Albuquerque, New Mexico
June 24, 2001
June 24, 2001
June 27, 2001
6.209.1 - 6.209.12
Assessing Innovative, Project- Based Learning In Drexel’s Freshman Core Curriculum
Aly Valentine, Valarie M. Arms, J. Richard Weggel
Although ABET and ASEE have cited the importance of innovation in engineering curriculum development, one of the enduring challenges is their assessment. In fact, ABET’s EC2000 criteria reflect the program goals initiated by Drexel’s E4 (An Enhanced Engineering Education for Engineers), a program initially funded by the National Science Foundation. That program won ABET’s inaugural Award for Innovation in Curriculum Development. The Drexel Engineering Curriculum (tDEC), which grew out of the efforts of E4, have continued to grapple with the difficult matter of assessing an innovative program which defies standard quantitative measurements. Since E4’s inception, evaluation has included quantitative analysis augmented with qualitative analysis to indicate the positive direction for growth.
The real challenge to maintaining innovation in a curriculum is to answer the question, "When the program is no longer new, by what measures should it be renewed?".
tDEC seeks to educate freshmen engineers who are not only technically proficient but well rounded, individuals who understand the societal impact of their actions. An integrated curriculum provides hands-on experiences with several projects that involve group work and holistic thinking. Because the projects are interdisciplinary team efforts, a single grade to a student or a course evaluation in one discipline fails to convey the learning experience. Quantitative assessment augmented with qualitative assessment is more likely to capture the entirety of the learning process.
While course assessment allows the institution to verify that the course meets some criteria set forth by ABET, a more comprehensive assessment tool is needed to insure the inclusion of broader goals such as life-long learning, the global and societal impact of engineering work, team work and an understanding of the multi-faceted design process. From its inception, the E4 program actively solicited faculty and student participation in a qualitative assessment process. That culture of continuous quality improvement remains an integral part of the tDEC program. Students are encouraged to become active participants in the education and assessment processes. A weekly quality circle meeting promotes a positive, interactive venue for students, faculty and staff to share concerns and ideas. Therefore, a logical extension of the quality circle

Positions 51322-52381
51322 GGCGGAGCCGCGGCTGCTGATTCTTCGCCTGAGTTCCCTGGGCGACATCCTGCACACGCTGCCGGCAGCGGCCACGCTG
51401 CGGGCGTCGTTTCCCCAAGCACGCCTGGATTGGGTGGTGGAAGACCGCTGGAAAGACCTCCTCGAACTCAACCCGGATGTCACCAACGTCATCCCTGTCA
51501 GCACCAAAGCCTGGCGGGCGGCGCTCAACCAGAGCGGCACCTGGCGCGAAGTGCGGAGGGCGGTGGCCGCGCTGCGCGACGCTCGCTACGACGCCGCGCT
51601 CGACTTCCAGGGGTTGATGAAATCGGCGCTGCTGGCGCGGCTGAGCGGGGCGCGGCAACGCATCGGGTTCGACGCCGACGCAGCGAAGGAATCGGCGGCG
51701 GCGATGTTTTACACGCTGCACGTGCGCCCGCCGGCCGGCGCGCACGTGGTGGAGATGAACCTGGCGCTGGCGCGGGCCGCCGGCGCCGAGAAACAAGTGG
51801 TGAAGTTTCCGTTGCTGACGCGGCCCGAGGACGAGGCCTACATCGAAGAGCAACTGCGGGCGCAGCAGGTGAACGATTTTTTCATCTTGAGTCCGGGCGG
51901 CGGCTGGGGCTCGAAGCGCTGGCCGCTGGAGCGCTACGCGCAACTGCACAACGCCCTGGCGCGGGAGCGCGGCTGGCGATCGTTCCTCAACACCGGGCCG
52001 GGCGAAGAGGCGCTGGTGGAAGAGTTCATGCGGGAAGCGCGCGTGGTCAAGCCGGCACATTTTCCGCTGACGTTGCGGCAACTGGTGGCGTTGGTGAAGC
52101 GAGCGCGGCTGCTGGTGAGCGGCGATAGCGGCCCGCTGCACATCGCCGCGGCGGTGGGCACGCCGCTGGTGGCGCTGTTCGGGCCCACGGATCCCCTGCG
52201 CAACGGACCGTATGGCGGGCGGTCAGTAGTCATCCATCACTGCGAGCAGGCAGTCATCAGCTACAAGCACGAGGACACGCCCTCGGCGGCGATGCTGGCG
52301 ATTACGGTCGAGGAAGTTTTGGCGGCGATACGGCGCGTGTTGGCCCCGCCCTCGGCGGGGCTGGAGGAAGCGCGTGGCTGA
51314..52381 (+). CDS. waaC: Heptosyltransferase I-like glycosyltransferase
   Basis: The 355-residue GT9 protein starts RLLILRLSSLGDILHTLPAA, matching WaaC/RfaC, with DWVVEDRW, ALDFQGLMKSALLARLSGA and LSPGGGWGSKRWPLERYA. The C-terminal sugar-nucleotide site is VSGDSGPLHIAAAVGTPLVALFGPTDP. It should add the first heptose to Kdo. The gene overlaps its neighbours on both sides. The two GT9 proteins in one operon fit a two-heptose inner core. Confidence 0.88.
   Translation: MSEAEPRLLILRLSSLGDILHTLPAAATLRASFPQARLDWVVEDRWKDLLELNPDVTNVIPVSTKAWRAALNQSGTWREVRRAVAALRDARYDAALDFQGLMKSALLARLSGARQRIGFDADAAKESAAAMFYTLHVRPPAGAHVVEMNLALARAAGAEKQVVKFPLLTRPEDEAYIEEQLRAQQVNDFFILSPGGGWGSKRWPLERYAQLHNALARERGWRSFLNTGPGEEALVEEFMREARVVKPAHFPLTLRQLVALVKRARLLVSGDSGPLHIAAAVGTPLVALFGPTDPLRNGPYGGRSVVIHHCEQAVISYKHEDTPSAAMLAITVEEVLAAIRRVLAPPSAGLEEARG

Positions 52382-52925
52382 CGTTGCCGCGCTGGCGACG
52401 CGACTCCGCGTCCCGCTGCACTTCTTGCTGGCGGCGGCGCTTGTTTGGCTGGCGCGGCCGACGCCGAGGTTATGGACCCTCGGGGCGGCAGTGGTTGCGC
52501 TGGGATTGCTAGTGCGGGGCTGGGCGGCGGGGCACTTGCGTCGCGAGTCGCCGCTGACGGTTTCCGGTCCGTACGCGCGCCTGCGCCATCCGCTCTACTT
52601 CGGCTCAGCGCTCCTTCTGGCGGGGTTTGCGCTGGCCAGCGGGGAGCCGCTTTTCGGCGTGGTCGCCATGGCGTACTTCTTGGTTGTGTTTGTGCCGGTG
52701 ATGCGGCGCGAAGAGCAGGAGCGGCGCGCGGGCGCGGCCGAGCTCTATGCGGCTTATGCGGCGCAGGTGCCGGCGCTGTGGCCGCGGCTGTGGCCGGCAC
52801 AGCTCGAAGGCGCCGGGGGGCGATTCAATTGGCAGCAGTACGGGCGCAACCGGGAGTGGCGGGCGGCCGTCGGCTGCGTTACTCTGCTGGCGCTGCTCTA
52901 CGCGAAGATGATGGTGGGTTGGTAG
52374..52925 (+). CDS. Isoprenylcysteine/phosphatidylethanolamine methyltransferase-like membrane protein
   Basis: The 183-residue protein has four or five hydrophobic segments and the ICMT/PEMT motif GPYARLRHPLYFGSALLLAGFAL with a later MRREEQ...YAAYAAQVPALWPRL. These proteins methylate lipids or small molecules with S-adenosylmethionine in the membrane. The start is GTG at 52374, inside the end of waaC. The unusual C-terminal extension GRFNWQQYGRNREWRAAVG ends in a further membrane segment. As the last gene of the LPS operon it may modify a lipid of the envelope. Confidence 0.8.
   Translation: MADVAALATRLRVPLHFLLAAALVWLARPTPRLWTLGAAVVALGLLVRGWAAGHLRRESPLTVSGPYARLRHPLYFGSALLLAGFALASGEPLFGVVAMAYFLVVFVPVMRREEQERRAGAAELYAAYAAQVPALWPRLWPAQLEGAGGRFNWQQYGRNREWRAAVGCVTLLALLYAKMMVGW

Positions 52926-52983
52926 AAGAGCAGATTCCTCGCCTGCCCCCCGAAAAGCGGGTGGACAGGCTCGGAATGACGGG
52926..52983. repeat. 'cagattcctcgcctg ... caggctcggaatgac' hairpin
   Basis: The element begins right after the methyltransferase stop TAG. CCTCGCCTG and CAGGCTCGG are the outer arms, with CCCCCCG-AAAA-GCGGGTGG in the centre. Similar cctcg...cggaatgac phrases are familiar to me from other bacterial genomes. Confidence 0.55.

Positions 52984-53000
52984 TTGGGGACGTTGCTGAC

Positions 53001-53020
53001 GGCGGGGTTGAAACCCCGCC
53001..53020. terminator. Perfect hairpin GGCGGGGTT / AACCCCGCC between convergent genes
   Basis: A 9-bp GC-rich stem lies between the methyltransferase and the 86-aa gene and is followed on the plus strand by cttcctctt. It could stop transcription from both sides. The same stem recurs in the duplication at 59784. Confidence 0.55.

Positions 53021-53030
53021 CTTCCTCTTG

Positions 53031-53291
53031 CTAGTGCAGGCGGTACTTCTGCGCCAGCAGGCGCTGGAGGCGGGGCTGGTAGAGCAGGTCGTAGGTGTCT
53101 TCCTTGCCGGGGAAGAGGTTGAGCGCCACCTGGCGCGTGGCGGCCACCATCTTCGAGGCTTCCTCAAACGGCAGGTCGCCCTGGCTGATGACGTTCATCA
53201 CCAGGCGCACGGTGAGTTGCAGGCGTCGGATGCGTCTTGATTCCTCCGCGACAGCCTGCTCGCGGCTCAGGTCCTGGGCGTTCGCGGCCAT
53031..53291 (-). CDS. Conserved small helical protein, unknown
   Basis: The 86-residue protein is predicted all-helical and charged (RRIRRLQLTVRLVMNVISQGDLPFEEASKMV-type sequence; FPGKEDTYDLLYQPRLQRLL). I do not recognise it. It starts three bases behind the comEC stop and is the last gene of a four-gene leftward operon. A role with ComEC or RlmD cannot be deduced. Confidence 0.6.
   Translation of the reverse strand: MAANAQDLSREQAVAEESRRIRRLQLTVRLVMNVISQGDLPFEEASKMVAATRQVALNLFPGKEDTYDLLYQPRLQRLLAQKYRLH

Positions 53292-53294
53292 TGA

"Proceedings of the 2001 American Society for Engineering Education Annual Conference & Exposition Copyright © 2001, American Society of Engineering Education"
Arms, V., & Weggel, J., & Valentine, A. (2001, June), Assessing Innovative, Project Based Learning In Drexel's Freshman Core Curriculum Paper presented at 2001 Annual Conference, Albuquerque, New Mexico. 10.18260/1-2--8921
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